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Termites (White Ants): When was the last time you had your home inspected?

Many of us know very little about termites, but it’s important to know your enemy“!

Hopefully this information will help you pick up the signs of early termite activity and give you an understanding of the common termites and the challenges pest professionals face in controlling these species.

After all, you need to protect one of your  biggest assets: your home!

Termites are a highly destructive timber pest causing major structural damage to buildings.

One in four of unprotected properties in Australia will be attacked by termites during the life of the building.

Severe structural timber damage to homes is on the increase due to more homes being built of materials and designs that encourage hidden termite entry and infestation.

Termites are known to destroy most of the wall and roof framing structural timbers of a home within 3 months of construction.

Termites are estimated to cause more structural timber damage to homes than from fire, floods and storms combined.

Also, house insurance DOES NOT cover the repair costs of damage caused by termite’s infestations in your home.

Termites often build above ground nests, where moisture collects in the wall cavity, e.g. from leaking pipes, shower recess or faulty guttering etc.

Subterranean termites a.k.a. “white-ants” build a central colony nest from which they construct underground tunnels that radiate through the soil in about a 100 metre radius in search of cellulose timber food sources… maybe your home.

Termites are highly secretive insects preferring to enter a building through areas inaccessible to inspection, such as, through in-fill patios, fire heaths, expansion joints and cracks in concrete slab (on-ground) flooring.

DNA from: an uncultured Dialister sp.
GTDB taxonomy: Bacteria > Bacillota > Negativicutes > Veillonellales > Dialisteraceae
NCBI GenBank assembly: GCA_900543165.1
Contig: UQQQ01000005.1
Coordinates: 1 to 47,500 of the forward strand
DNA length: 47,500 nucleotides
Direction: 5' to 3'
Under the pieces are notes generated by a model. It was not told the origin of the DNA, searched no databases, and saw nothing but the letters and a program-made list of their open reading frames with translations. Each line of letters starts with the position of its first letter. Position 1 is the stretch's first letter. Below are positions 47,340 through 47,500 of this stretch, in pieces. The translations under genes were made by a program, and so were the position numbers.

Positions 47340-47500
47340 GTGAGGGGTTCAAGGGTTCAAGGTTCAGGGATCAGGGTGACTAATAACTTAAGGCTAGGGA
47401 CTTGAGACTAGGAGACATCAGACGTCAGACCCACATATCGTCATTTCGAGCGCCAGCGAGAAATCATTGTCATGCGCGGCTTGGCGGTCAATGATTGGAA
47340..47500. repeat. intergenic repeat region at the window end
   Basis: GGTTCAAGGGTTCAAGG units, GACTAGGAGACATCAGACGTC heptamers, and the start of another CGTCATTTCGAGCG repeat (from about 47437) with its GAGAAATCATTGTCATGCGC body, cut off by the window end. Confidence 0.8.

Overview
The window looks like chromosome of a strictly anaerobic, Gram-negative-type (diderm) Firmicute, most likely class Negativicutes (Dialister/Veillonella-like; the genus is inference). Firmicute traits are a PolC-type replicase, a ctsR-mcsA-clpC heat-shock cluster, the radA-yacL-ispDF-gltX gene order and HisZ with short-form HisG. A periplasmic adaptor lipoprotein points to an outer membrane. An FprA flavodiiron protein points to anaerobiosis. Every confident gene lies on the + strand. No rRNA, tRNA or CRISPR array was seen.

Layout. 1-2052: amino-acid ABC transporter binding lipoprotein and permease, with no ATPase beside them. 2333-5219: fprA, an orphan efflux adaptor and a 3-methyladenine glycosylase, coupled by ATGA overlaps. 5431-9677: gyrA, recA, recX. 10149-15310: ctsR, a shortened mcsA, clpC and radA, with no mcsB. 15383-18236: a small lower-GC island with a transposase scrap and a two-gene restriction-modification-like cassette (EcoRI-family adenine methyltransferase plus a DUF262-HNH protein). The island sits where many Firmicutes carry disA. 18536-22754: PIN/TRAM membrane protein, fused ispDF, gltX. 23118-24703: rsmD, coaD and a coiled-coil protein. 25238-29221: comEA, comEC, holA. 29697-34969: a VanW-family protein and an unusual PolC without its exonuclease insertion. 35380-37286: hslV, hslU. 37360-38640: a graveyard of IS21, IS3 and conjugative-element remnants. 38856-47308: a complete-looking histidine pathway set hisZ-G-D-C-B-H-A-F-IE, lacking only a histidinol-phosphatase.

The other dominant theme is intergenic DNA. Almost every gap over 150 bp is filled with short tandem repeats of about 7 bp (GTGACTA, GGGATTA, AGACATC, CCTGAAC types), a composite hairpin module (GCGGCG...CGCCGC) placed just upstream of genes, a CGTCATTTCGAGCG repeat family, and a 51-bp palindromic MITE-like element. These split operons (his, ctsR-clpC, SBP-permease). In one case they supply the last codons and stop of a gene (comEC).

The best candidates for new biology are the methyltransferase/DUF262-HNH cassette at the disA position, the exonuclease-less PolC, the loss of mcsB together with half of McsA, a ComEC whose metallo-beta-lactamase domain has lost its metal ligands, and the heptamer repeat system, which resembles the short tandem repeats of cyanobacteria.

Termites can pass through a 2mm crack or expansion joint eating through rubber compound between adjoining concrete flooring. They often travel under parquetry and floor tiles to get to the wall framing timbers.

Termites need to maintain a high level of humidity and temperature (25 to 35c) in their central colony nest. They eat through the center of susceptible timbers leaving nothing but a thin veneer of timber and paint. They will pack mud in cracks and joints in timber to prevent loss of humidity and resultant dehydration.

Termite Control Options

A home owner who finds signs of termite activity inside their home have several options for professional protection from continued termite infestation and timber damage.

A thorough inspection of the home and surrounds includes a detailed written report to Australian Standard 3660 re areas inspected, evidence found of termite activity, identify high risk termite entry areas inaccessible to inspection, apply termite control options and limitations.

Chemical Soil Treatment around the perimeter and sub-floor of a building to eradicate termites attempting to gain entry into the building. Termidor or Premise Termiticides are recommended.

Termite baiting  is an installation monitoring of termite bait stations. This method relies heavily on the termites finding and consuming sufficient bait recommended in some limited circumstances particularly in areas where live termites activity is present.